Tuesday, October 13, 2020

1889 Institute: Auditor Byrd abuses office, demonstrates she doesn't understand charter schools

Cindy Byrd Abuses Office Demonstrating She Doesn’t Understand Charter Schools
By Byron Schlomach, Ph.D.

Epic Charter Schools, with 60,000 students, has gotten too big and successful for the public school establishment to ignore. Unfortunately, State Auditor Cindy Byrd has joined in a witch hunt by ignoring the philosophy behind charter school laws and the purpose of state audits, issuing a hit piece masquerading as a special audit. Her excuses for not following standard audit protocols remind one of Dean Wormer’s double-secret probation in the movie, “Animal House.”

There are three basic ideas behind charter school laws. First, public schools are more costly and less productive than they could be because they are monopolies. Second, parents facing relatively easy educational choices would choose to the benefit of their children. And third, charter schools must compete for students. This competition regulates charters far better than any government agency could, and because they compete, charter schools need less regulation that public schools.

Unfortunately, policymakers constantly try to shoehorn charter schools into the public education system, Cindy Byrd being a prime example. Charter schools are private contractors with whom the state has uniquely contracted to provide education. It’s unique that parents, not bureaucrats, independently determine the school attended. The nature of education makes the deliverables ill-defined, which means payments to charter schools, as well as to traditional public schools, are only contingent on enrollment. But, with charter schools, parents can instantly move their children other schools as they wish.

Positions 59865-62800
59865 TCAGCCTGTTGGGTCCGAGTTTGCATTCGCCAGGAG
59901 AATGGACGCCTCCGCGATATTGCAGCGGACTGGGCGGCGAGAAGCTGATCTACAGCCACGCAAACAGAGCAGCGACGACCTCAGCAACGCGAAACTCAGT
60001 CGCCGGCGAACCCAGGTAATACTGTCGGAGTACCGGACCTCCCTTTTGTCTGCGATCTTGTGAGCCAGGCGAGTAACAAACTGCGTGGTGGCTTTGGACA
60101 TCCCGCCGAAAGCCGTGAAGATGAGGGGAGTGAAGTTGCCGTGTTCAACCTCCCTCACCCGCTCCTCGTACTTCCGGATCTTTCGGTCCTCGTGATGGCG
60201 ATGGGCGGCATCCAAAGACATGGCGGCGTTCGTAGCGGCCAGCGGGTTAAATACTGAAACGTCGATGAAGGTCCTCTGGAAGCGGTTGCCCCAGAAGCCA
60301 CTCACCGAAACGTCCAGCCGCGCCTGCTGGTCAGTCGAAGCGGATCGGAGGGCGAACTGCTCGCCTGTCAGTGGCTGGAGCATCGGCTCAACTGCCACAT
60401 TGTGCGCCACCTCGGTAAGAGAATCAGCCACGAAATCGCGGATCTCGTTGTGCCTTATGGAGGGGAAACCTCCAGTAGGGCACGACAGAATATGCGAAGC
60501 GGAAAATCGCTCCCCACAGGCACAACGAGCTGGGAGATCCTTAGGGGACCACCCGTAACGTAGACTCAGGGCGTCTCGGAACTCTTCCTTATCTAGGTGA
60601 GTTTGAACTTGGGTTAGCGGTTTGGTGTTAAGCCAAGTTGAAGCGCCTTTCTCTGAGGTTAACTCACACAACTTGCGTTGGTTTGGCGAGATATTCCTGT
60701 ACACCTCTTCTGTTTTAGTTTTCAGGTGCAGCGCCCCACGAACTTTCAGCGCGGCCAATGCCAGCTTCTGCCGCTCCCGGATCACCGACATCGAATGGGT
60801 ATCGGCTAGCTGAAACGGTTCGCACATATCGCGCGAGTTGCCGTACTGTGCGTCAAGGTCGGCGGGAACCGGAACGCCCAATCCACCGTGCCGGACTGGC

Auditing charter schools’ finances is like auditing a highway contractor how it spends money within its enterprise. This is not done (except for income tax purposes – not at issue with Epic). When the state contracts with a highway contractor, it is unconcerned with how much the contractor pays employees, the brand of equipment purchased, or profits netted.

So if State Auditor Cindy Byrd isn’t auditing highway contractors and textbook providers, why is she auditing Epic Charter Schools? She either doesn’t understand charter school policy or, she’s doing the establishment’s dirty work.

An absurd suggestion in Byrd’s report on Epic Charter Schools is to consider prohibiting any for-profit organization from obtaining a charter and prohibiting charter schools from contracting with for-profit entities for management. If profit in public education were eliminated, consider all the for-profit enterprises public schools would have to fire: architects, building contractors, equipment contractors, computer companies, software companies, textbook companies, bus companies, food companies, sports equipment companies, consultants, and many others. None of these have been audited by Cindy Byrd.

There might be any number of bases to criticize how Epic Charter Schools are run and managed. But Epic not behaving like a traditional public school is not one of them. Cindy Byrd should stick with auditing government entities who get their money from coercive taxation without having to compete for it. Her office was not created so she could make non-technical policy recommendations to the legislature. In so doing, she has abused her position.

0 comments: